It takes a brave person to make a movie set in the Middle East – which is perhaps why it took “Beirut” 27 years to reach the big screen.
The film arrives just as Saudi Arabia is poised to reopen its cinema doors next week. But the Saudis were probably wise to offer the crowd-pleasing “Black Panther” as the first film of their new era rather than the Jon Hamm thriller in which someone gets kidnapped in the Lebanese capital – especially as they’re doubtless still quite sensitive about Lebanon and abductions given the events of last fall.
Writer Tony Gilroy (the “Bourne” movies) originally penned “Beirut” way back in 1991, his tale loosely inspired by the tragic kidnapping of the CIA’s Beirut station head, William Buckley, in 1984: The American agent was kidnapped and tortured by Hezbollah, eventually being murdered some 15 months after his abduction.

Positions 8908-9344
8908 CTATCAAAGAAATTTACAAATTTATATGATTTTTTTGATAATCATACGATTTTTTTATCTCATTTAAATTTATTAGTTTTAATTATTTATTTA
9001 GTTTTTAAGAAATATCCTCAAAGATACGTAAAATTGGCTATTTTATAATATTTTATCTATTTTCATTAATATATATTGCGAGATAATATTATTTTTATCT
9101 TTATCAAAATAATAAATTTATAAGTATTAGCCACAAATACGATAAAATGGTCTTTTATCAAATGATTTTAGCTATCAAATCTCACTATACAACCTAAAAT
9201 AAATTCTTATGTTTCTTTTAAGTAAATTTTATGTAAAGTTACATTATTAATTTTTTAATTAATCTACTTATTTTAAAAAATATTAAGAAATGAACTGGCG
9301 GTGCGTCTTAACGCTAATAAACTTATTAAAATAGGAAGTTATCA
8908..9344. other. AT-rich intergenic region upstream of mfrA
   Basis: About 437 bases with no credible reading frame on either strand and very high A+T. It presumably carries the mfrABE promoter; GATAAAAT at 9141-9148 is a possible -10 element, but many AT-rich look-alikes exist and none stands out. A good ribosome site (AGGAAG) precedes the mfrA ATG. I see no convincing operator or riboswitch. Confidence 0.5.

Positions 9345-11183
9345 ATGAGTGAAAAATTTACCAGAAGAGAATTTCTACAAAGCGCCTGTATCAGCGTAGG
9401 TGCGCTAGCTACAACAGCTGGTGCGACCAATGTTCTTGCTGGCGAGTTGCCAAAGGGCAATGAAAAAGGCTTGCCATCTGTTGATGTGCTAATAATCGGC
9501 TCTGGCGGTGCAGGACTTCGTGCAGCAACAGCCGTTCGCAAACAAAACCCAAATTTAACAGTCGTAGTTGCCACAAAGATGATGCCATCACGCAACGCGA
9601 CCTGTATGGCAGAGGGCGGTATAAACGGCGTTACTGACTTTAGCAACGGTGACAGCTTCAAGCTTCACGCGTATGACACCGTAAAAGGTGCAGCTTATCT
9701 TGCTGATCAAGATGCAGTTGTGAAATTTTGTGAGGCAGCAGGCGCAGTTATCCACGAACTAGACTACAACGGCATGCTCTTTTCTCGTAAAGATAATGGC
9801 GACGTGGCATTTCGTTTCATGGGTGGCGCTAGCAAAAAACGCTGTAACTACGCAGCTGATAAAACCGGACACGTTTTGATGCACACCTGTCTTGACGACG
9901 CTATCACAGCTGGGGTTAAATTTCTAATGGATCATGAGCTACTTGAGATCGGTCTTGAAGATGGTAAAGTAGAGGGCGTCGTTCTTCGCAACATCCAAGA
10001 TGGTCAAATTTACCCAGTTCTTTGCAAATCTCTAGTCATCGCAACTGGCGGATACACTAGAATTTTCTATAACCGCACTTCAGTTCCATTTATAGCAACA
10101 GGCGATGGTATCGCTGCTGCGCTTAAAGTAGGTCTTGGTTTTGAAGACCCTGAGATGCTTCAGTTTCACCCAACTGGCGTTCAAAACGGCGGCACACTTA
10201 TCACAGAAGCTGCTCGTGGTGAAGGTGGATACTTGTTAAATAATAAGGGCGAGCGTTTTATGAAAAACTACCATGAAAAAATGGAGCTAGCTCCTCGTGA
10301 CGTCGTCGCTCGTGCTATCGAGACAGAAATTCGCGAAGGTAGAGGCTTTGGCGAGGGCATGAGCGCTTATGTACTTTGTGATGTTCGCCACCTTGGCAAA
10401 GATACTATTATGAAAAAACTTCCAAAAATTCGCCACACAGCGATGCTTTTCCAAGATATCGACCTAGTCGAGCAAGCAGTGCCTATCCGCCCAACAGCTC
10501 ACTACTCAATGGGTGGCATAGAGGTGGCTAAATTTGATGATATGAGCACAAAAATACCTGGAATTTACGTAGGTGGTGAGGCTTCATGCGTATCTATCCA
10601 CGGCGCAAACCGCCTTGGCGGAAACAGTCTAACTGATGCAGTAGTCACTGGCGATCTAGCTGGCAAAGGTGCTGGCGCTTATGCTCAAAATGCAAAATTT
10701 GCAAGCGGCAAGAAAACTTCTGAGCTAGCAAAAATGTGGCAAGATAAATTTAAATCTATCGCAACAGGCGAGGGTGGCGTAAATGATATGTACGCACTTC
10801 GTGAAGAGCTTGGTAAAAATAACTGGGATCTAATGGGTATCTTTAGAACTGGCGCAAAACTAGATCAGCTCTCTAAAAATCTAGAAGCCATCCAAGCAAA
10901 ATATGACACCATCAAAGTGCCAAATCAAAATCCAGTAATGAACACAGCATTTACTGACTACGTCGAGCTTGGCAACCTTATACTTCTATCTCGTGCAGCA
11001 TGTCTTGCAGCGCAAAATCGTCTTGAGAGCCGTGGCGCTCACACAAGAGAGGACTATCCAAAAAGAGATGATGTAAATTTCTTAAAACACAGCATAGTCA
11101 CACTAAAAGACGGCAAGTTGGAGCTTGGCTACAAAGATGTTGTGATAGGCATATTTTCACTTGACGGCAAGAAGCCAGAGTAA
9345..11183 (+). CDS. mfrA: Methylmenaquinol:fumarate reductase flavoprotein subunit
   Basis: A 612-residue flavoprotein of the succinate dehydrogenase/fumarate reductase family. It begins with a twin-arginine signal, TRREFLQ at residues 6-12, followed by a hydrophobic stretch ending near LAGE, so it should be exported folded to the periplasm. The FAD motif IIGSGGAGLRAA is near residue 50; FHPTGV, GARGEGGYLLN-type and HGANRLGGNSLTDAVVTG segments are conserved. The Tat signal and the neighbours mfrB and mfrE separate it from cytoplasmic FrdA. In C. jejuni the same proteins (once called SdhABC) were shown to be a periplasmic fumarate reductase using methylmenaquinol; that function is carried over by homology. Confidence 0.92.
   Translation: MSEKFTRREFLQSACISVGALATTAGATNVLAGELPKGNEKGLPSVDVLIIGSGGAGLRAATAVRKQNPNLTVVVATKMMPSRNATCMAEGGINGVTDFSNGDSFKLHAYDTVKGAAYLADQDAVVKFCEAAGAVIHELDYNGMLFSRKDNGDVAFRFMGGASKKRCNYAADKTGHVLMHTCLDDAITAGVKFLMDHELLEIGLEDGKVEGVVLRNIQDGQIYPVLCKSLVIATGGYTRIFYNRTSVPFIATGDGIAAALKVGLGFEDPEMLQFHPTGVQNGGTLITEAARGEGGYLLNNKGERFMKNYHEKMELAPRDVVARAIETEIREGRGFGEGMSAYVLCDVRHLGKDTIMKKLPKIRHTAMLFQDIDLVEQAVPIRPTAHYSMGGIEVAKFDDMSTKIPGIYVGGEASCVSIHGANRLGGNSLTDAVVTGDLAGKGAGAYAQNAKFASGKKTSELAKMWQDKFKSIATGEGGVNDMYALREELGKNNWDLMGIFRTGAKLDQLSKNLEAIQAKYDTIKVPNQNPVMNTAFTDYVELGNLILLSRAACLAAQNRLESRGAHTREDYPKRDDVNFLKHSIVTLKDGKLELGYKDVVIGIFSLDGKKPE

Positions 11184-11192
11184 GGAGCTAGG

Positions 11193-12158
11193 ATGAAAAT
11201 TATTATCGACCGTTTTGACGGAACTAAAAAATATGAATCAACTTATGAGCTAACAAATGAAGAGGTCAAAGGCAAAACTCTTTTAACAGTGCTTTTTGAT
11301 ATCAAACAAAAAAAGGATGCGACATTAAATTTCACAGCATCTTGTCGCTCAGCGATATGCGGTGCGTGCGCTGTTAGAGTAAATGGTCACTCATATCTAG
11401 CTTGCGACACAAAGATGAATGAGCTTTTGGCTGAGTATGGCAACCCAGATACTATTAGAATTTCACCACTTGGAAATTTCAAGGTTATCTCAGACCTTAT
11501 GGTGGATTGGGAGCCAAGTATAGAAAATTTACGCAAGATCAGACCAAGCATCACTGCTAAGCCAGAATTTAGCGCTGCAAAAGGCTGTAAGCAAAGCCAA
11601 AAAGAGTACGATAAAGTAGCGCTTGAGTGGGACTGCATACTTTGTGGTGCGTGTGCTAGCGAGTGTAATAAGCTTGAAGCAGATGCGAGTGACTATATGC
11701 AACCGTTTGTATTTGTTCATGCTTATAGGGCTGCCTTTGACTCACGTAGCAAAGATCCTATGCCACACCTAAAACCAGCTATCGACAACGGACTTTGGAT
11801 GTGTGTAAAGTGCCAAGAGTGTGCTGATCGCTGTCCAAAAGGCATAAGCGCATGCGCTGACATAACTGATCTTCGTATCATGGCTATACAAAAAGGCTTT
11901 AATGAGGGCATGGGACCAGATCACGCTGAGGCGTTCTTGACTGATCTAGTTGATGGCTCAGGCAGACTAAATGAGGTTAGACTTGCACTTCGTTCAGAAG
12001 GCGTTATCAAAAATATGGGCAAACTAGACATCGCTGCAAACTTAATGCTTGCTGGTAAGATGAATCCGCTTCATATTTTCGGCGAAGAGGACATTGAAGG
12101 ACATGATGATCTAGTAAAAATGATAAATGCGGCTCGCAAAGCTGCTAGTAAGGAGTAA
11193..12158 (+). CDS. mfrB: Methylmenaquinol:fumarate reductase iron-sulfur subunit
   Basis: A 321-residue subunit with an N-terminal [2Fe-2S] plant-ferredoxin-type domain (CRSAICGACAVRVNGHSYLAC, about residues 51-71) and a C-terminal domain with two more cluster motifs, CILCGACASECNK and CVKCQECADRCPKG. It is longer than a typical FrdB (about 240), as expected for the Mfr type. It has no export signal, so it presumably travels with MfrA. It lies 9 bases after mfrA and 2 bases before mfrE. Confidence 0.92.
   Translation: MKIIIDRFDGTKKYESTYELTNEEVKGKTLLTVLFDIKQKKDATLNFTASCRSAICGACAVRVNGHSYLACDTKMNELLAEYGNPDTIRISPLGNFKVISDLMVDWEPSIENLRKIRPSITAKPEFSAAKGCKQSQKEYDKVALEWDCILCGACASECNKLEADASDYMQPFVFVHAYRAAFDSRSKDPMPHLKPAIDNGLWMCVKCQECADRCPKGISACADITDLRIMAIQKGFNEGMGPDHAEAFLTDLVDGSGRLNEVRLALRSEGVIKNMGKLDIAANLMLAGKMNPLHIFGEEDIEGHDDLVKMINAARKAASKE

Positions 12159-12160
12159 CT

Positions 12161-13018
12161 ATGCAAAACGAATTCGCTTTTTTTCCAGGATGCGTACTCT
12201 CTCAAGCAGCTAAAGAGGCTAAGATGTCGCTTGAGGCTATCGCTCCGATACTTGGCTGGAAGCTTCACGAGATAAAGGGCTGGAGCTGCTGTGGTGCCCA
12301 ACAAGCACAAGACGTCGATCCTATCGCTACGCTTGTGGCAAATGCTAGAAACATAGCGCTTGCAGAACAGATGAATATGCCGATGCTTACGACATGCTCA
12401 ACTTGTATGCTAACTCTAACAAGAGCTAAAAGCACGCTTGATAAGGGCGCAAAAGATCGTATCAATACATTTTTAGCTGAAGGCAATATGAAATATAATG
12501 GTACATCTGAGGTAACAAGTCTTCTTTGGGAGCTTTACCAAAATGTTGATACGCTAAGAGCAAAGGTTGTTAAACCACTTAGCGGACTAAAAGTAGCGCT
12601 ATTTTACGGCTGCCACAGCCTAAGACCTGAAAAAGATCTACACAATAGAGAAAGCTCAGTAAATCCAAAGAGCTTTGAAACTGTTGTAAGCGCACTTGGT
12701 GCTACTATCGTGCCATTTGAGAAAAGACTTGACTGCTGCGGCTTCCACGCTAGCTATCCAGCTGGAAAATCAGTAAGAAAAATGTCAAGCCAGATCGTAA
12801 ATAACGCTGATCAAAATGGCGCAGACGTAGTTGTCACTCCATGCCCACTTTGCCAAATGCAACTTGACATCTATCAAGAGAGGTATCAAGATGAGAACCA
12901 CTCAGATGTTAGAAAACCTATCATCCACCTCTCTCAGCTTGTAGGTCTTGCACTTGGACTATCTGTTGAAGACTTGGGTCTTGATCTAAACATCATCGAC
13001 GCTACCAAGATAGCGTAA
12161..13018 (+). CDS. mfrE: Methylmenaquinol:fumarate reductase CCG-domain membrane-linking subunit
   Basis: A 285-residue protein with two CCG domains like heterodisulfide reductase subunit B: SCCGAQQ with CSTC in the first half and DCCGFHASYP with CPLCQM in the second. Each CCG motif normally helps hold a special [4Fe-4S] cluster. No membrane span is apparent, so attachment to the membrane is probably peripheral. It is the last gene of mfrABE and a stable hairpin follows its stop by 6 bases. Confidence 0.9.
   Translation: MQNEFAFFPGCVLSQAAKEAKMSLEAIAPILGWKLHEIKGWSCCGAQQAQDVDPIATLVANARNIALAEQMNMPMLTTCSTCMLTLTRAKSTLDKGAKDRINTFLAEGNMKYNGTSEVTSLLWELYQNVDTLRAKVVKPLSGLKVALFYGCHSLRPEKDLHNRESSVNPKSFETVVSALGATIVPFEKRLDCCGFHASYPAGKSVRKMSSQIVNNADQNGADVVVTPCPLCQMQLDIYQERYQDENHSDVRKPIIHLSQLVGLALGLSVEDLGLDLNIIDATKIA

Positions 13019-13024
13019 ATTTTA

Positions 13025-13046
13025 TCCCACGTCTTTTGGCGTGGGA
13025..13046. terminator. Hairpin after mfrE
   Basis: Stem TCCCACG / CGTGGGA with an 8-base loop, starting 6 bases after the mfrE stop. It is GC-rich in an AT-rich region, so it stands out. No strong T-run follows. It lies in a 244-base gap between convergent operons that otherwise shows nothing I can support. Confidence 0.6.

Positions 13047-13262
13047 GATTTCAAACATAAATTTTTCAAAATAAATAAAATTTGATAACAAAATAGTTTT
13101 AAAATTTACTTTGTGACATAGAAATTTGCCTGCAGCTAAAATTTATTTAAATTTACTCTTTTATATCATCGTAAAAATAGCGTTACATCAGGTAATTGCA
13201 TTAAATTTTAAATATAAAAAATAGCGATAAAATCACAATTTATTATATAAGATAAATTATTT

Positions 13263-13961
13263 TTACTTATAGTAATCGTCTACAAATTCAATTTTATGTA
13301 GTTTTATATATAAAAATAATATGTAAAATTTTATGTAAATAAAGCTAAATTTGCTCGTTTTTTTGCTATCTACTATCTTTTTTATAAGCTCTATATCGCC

Although there was reportedly plenty of interest in the concept from top stars and directors, Gilroy told the Boston Herald recently the reason it never got made at the time was that his script “was considered politically inflammatory. It’s harsh on the Reagan White House, the Palestine Liberation Organization and Israel, and was considered too hot to handle for mainstream moviemaking. Then it just disappeared.”
In a trick that David Blaine would admire, the project has finally resurfaced more than two decades later, with “Mad Men” star Hamm cast in the lead role of Mason Skiles – a name I thought could only exist in the movies, until I googled it.
He’s a former U.S. diplomat who reluctantly returns to the Lebanese capital at the height of the civil war in 1982, tasked with leading negotiations to secure the return of a kidnapped CIA agent. Naturally, there’s also a personal element, with the chief kidnapper being none other than a Palestinian refugee Skiles treated like a son during his previous stint in Lebanon.
“Beirut” debuted at the Sundance Film Festival in January, but it was the release of the trailer online that triggered an avalanche of abuse from the Lebanese community. The first complaint was that the film doesn’t feature a single Lebanese actor and trades on Arabs-as-terrorists stereotypes; second, the film wasn’t even shot in Beirut; and third, the film is being released on the anniversary of the start of the Lebanese Civil War (April 13, 1975).